Blood on the Tracks

A trail of blood drops through shallow snow, crossing and re-crossing the trail from the Cabin to the clearing. At one point there is a big gout of red, before the trail heads off down through rocks, pine cones and brambles.

cone

A mystery. Oliver sniffs all around the red pockmarks; if he knows, he can’t explain to humans.

A neighbor comes up with a possible story. Bow season on public land just ended. A wounded deer, a frantic flight from the hunter.

It’s not that I love deer so much, want to Bambi-ize them, we have too many for that. Their tracks are as thick across our land as the flakes in a snowstorm. But I can’t help but imagine this animal staggering under its injury, or bounding through the night, strong with adrenaline as its blood spills and its life seeps away. We have a healthy buck in our woods, and I wouldn’t want that to be his last trek.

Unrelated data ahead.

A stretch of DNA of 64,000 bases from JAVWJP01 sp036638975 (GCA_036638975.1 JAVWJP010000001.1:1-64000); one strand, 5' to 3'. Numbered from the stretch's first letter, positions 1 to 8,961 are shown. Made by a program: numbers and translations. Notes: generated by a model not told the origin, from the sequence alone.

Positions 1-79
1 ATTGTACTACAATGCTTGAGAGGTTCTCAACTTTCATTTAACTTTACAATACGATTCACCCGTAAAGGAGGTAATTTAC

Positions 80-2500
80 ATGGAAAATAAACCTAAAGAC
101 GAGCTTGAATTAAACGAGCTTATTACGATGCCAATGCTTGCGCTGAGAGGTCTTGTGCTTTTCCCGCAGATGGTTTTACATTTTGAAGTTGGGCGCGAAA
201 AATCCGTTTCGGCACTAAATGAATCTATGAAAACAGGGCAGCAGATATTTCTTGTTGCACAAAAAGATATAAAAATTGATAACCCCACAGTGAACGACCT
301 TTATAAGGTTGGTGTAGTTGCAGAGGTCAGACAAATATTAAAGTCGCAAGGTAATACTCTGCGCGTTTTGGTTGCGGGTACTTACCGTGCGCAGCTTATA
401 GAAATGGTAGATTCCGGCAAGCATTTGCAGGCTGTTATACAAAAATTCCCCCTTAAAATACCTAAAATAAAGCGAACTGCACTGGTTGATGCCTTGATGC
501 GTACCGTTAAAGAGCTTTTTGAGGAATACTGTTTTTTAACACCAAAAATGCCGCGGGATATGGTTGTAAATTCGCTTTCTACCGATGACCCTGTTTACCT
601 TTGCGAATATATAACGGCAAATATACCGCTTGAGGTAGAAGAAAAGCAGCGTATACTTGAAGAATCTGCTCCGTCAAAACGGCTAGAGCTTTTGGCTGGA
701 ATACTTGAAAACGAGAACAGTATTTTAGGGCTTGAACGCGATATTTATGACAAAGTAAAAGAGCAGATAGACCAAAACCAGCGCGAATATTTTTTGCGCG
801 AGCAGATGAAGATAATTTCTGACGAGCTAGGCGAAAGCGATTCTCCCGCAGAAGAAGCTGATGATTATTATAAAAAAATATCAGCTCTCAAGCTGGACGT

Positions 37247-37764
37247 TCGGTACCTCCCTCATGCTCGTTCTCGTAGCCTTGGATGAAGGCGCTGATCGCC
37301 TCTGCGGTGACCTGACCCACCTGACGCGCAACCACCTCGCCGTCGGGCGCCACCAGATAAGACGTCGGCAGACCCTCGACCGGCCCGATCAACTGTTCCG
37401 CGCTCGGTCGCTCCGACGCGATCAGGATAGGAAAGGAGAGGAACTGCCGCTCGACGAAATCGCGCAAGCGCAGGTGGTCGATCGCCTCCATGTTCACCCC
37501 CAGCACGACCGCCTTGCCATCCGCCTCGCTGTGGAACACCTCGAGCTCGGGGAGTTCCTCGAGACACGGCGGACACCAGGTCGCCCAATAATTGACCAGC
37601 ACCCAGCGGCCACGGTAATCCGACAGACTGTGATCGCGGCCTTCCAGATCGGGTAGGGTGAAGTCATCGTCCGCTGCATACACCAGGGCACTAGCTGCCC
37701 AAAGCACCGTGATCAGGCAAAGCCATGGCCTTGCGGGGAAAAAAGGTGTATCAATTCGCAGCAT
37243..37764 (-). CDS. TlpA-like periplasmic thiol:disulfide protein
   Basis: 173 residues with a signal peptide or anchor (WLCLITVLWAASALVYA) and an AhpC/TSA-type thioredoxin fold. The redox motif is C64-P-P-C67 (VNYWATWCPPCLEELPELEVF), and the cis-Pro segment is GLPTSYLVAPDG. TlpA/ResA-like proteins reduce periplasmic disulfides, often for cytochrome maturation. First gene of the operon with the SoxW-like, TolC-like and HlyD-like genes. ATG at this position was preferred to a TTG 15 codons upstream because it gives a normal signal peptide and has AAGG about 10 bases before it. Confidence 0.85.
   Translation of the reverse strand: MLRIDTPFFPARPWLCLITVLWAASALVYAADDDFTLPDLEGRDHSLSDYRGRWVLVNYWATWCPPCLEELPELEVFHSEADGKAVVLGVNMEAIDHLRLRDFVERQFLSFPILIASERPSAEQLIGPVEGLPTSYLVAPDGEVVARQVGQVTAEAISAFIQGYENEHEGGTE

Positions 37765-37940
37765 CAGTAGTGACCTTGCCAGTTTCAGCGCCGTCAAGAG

1 Comment

Filed under Jean Zimmerman, Nature

One response to “Blood on the Tracks

  1. Lori

    Point to consider: if a deer was the animal who left the drops it probably found somewhere to hide and either died, which is likely, or it survived and will heal. If it died then other animals, like foxes, skunks, badgers and wild cats will find the carcass and be fed for a month.
    Bow hunters are, for the most part, a careful lot who try very hard to make each shot count. Unfortunately, deer are moving targets.
    Sad to hear that some poor animal had to suffer.

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